Fever screening at food processing plants
COVID-19 poses a substantial risk for food processing plants. The use of thermal cameras to screen staff and customers for fevers is one way of mitigating this risk.
Several large outbreaks have occurred in meat packing plants around the world including Victoria, Germany, and the US. Closer to home cold storage provider Americold was the work place for the spouse of NZ's index case of the August cluster. At least 5 additional staff members and multiple family members were infected and the company was closed for weeks. Sadly, one of the staff members has since died.
Why are food processing plants susceptible?
"Factories and, in particular, indoor areas which are cold and damp, are perfect environments for coronavirus to linger and spread," according to Lawrence Young, Professor of Molecular Oncology at the University of Warwick.
"Virus-containing droplets from infected individuals are more likely to spread, settle and stay viable."
It's also difficult to get physical separation, workers are breathing heavily when working hard and potentially yelling to be heard in noisy environments. All of this makes the transmission of COVID or any other airborne virus more likely.
The cost includes lost staff from sick leave or potentially the much higher cost if the whole plant needs to shut down. On top of that there is the potential of damage to the organisation's reputation with customers and prospects.
How to mitigate the COVID threat?
One way to mitigate the COVID threat in food processing plants is to temperature check workers at the start of each shift and all visitors that come on site. Detecting people with high temperature finds those who may have contagious diseases such as COVID-19 and influenza, potentially before they know they’re infected. This prevents them from interacting with staff and spreading the disease. Note: Not everyone with COVID will develop a fever but those that do have a higher viral load and are more infectious.
Many food processing places already have some sort of temperature checking on their staff and visitors. There are now reports of some Chinese customers requiring food producers that are exporting to them to temperature check all their staff and have an auditable record.
A cheap way of doing this is to have a hand held forehead thermometer. These are easy to use, but need an operator or stringent hand washing and wiping between uses. The person taking the temperature also needs to get very close to the person whose temperature they're taking. It is quite confronting having a thermometer stuck in your face.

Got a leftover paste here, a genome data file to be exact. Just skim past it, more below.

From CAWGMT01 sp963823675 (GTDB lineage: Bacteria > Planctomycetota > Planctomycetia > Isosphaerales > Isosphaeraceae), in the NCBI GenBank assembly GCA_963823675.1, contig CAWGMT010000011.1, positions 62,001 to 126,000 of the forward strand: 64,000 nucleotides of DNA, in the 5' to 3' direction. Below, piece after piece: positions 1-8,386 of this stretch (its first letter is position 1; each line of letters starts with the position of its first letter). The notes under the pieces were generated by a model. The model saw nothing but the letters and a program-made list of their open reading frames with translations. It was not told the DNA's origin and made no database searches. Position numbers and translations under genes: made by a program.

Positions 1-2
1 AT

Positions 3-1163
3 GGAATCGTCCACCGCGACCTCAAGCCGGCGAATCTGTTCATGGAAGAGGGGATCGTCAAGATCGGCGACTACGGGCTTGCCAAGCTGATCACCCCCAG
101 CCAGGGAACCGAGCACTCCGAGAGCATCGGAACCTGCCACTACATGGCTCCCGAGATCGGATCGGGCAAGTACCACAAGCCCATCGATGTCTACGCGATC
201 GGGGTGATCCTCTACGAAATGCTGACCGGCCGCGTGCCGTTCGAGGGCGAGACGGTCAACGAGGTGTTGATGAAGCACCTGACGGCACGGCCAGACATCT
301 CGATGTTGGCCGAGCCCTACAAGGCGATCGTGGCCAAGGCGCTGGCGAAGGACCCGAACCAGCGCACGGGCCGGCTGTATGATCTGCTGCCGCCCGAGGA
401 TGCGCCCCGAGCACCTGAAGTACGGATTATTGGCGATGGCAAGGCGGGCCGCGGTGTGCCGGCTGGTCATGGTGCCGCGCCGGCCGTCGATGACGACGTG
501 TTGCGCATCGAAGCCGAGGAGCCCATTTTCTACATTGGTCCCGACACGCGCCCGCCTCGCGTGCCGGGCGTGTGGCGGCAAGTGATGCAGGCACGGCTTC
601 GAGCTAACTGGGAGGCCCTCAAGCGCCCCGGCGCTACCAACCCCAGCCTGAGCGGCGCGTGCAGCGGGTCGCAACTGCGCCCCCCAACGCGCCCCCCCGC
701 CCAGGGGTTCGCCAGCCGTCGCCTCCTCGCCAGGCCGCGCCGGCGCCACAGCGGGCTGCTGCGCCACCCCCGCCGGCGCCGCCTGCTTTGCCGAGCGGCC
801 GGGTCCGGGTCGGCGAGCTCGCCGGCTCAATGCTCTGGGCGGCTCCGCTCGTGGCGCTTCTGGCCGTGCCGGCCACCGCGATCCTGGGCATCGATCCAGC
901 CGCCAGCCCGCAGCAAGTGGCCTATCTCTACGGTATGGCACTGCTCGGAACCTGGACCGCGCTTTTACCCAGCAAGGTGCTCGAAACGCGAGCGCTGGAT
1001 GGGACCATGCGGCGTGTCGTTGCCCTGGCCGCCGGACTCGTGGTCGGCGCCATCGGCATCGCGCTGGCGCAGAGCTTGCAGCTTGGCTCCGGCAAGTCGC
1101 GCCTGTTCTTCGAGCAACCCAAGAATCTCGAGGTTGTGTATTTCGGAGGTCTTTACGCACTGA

By contrast a thermal camera is easy to use and non invasive. You just stand in front of it. It's fast with the screening completed in seconds and can be un-manned with an operator only needed if the camera finds someone with a fever.
Because thermal cameras are faster, easier and more pleasant it should be easier to scan everyone. If you have a camera in an area where your staff visit multiple times a day - a bathroom or cafeteria for example then you can scan them several times/day. This means you have potential to detect fevers in your staff if they develop during the day.
How do staff react to thermal cameras
From our experience staff are a little hesitant to start with. However they very quickly overcome any hesitancy when they see that it is fast and easy and they are almost always at a normal temperature. This very quickly shifts to reassurance. If they are mandated to be checked at the start of their shift we see people voluntarily scanning themselves when they walk past the camera.
"Very positive feedback from staff RE having temps taken by the paramedic and now your machine. This gives reassurance" - Inspector Kieren Kortegast, Centre Manager, Southern Communications Centre, New Zealand Police
Thermal cameras pay for themselves in reduced sick leave
Even ignoring the risks of COVID, if a thermal camera can stop someone with the flu or another infectious disease from infecting your staff then it doesn't take too many saved staff sick days for the cameras to pay for themselves.
What is unique about the Te Kahu Ora thermal cameras?
The unique features of the Te Kahu Ora screening platform include:Its local
- The cameras are designed and manufactured in New Zealand
- Backed by the NZ Government - through a MBIE COVID Innovation Acceleration Fund grant
- NZ support by people who developed the camera.
- Backed by a social enterprise: profits will benefit NZ native birds.
- The camera has a thermal reference. This is a small box that sits in front of the camera and heats up to a known temperature. This provides increased accuracy (<0.3°) and reliability in a range of environments.
- Output available on multiple screens – a receptionist can monitor if needed
- Anonymised reporting (coming), with no personal data collected
- Open source technology – no licence fees, source code available
- Un-manned operation with alerts (coming)
- Fast (1-2 seconds) and non-invasive
- Active development of personal temperature profiles and research into techniques for estimating the body temperature of people exposed to the cold.
Boards of directors have a responsibility to look after the health and safety of their workers. A thermal camera is an easy way to help protect staff and the broader business from COVID. Note, it will not detect everyone with COVID because some people are asymptomatic, especially early on. Most people that it does find with a fever will have something else. However by keeping them away from your workplace and encouraging them to be tested you will be protect your staff and visitors, while helping the fight against COVID.
Find out more about the Te Kahu Ora fever screening camera.